Philadelphia Phillies: Emblems for the fightin’ 10,000th win

May 4, 2019; Philadelphia, PA, USA; Former Philadelphia Phillies shortstop Jimmy Rollins (center) is honored during his retirement ceremony prior to the game against the Washington Nationals at Citizens Bank Park. Mandatory Credit: Evan Habeeb-USA TODAY Sports
May 4, 2019; Philadelphia, PA, USA; Former Philadelphia Phillies shortstop Jimmy Rollins (center) is honored during his retirement ceremony prior to the game against the Washington Nationals at Citizens Bank Park. Mandatory Credit: Evan Habeeb-USA TODAY Sports /
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When your team wins its 10,000th game 15 years after its 10,000th loss, there’s really no hurry to observe that milestone, is there, Philadelphia Phillies fans? So, this piece is a bit late in observing the Fightin’s somewhat exciting victory total.

However, it is a fine moment — particularly in the middle of a winning season — to reflect on the nature of the Philadelphia Phillies, one of baseball’s oldest teams. On August 16, they took one more plodding step toward erasing a deficit of 1,163 more losses than wins in its team’s history.

10,000 wins! Should the Philadelphia Phillies be celebrating? It may depend on winning more.

Most of those losses occurred in the first and middle parts of the last century, and the Phillies have certainly been better since Opening Day 2001. They have risen to a .511 won-lost record in this century, a fairly decent improvement on their .473 all-time record.

Most of this improvement resulted from the five division championships by teams (2007-11) anchored by Jimmy Rollins, Ryan Howard, and Chase Utley, and ultimately bolstered by pitchers Roy Halladay and Cliff Lee. These teams also won a World Series and an NL crown (2008-09). Thus, younger Phillies fans, like my daughter, likely think of the Philadelphia Phillies as winners.

In the last decade, however, the team has reminded those people of the Phillies’ historical reality.

So, what does that 10,000th win give a sportswriter? Really, the challenge is to select players or emblems of the Phillies overall reality.

Inquirer.com writer David Murphy, for example, chose players who suggest, somewhat vaguely, frustration. His choices weren’t team greats like Robin Roberts, Mike Schmidt, or Howard, but instead players who somehow disappointed fans, or at best, prompted a reaction that amounts to “Meh.”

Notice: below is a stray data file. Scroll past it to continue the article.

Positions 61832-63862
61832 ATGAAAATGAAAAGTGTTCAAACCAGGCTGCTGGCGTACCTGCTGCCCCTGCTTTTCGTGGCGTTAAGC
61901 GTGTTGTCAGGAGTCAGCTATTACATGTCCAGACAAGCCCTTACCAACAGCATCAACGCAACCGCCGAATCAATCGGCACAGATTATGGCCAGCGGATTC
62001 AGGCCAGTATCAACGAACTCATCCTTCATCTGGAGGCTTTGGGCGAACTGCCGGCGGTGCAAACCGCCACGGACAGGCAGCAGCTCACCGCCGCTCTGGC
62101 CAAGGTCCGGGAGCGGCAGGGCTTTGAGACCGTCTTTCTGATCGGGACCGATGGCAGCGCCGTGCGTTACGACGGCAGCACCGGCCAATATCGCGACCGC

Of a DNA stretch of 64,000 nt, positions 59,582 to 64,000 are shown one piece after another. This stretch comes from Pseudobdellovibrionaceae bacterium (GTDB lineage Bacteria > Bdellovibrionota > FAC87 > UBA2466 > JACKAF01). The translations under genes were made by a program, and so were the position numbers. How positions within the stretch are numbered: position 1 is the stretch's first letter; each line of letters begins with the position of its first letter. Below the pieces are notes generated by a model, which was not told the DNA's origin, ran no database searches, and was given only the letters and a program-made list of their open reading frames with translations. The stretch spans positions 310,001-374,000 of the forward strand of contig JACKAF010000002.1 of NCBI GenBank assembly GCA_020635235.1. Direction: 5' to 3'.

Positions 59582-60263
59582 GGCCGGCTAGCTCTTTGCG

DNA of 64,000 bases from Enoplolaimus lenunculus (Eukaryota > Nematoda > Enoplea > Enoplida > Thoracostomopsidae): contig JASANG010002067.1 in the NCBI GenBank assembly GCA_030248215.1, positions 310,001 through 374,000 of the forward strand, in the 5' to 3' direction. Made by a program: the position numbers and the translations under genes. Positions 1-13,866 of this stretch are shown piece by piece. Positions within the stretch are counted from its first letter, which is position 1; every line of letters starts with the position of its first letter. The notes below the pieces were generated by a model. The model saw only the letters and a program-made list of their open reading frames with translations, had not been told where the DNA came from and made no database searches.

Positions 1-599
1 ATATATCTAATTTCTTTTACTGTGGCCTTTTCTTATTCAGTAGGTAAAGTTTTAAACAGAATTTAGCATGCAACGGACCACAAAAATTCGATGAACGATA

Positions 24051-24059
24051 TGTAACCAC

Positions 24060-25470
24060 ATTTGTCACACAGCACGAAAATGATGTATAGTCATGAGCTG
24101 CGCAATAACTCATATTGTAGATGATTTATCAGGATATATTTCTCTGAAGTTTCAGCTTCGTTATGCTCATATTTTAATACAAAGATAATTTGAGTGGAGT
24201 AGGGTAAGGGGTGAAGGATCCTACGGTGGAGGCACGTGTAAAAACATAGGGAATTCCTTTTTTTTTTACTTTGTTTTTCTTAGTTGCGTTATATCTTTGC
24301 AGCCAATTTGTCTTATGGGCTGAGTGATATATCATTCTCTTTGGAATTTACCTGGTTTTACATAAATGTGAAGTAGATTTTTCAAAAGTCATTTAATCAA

One of Murphy’s fine examples is Von Hayes, forever in Philly the guy “we” gave up five players for and then sort of flopped. Hayes was with the Phils from 1983-91, but one of the guys traded for him, Julio Franco, played until he was 77 (if memory serves) and was still hitting home runs at that age.

Murphy notes, though, that Hayes was rather a decent player who was involved in 7 percent of the team’s total wins and, by one advanced metric, was 18 percent better than the NL average hitter. The Phillies, however, were 58 games below .500 for his tenure, and they lost the World Series when he was a rookie.

Not noted in the writer’s piece, but true, is the fact that in Hayes’ postseason at-bats that rookie year, he was 0-for-5.

For myself, however, the 10,000-win Philadelphia Phillies are best represented by the game played the day the team opened Citizens Bank Park in 2004, April 12 of that year.

A friend and I were in attendance that day, when the team gave out souvenir balls in cardboard presentation packages, which became an immediate problem. A cold drizzle necessitated protecting the packaging, but strewn trash suggested many said, “The hell with it,” and stuffed the ball into a windbreaker pocket.

Randy Wolf, another of Murphy’s Phillies emblems, started that day against the Reds, but no one paid close attention even early on because it began to rain harder right about the time Wolf tossed the first pitch in the brand-new ballpark.

However, we were in a new ballpark for the first time it was open, so people generally endured the rain.

Bob Abreu, a long-time Philadelphia Phillies outfielder, hit the first home run in the new place, but Abreu is a guy saddled with the reputation of being afraid of hitting the wall when chasing fly balls. His homer was a lazy line drive to left-center field through the rain. The exit velo wasn’t much, but the term didn’t exist at the time, so …

It continued to rain, and my friend and I left when we were totally soaked. We retreated to his house and watched the end of a 4-1 loss with a couple of beers. I walked home in the rain, slipped on the basement stairs because my shoes were wet, and smashed my glasses into my eyebrow.

This necessitated a homemade butterfly bandage because I definitely wasn’t showing up in an ER with beer on my breath.

This is the story that emblemizes my 10,000-win Philadelphia Phillies.

Next. Bryce Harper signs on for Team USA. dark

On Aug. 17, 2022, Philadelphia lost its 11,164th game — to the Reds.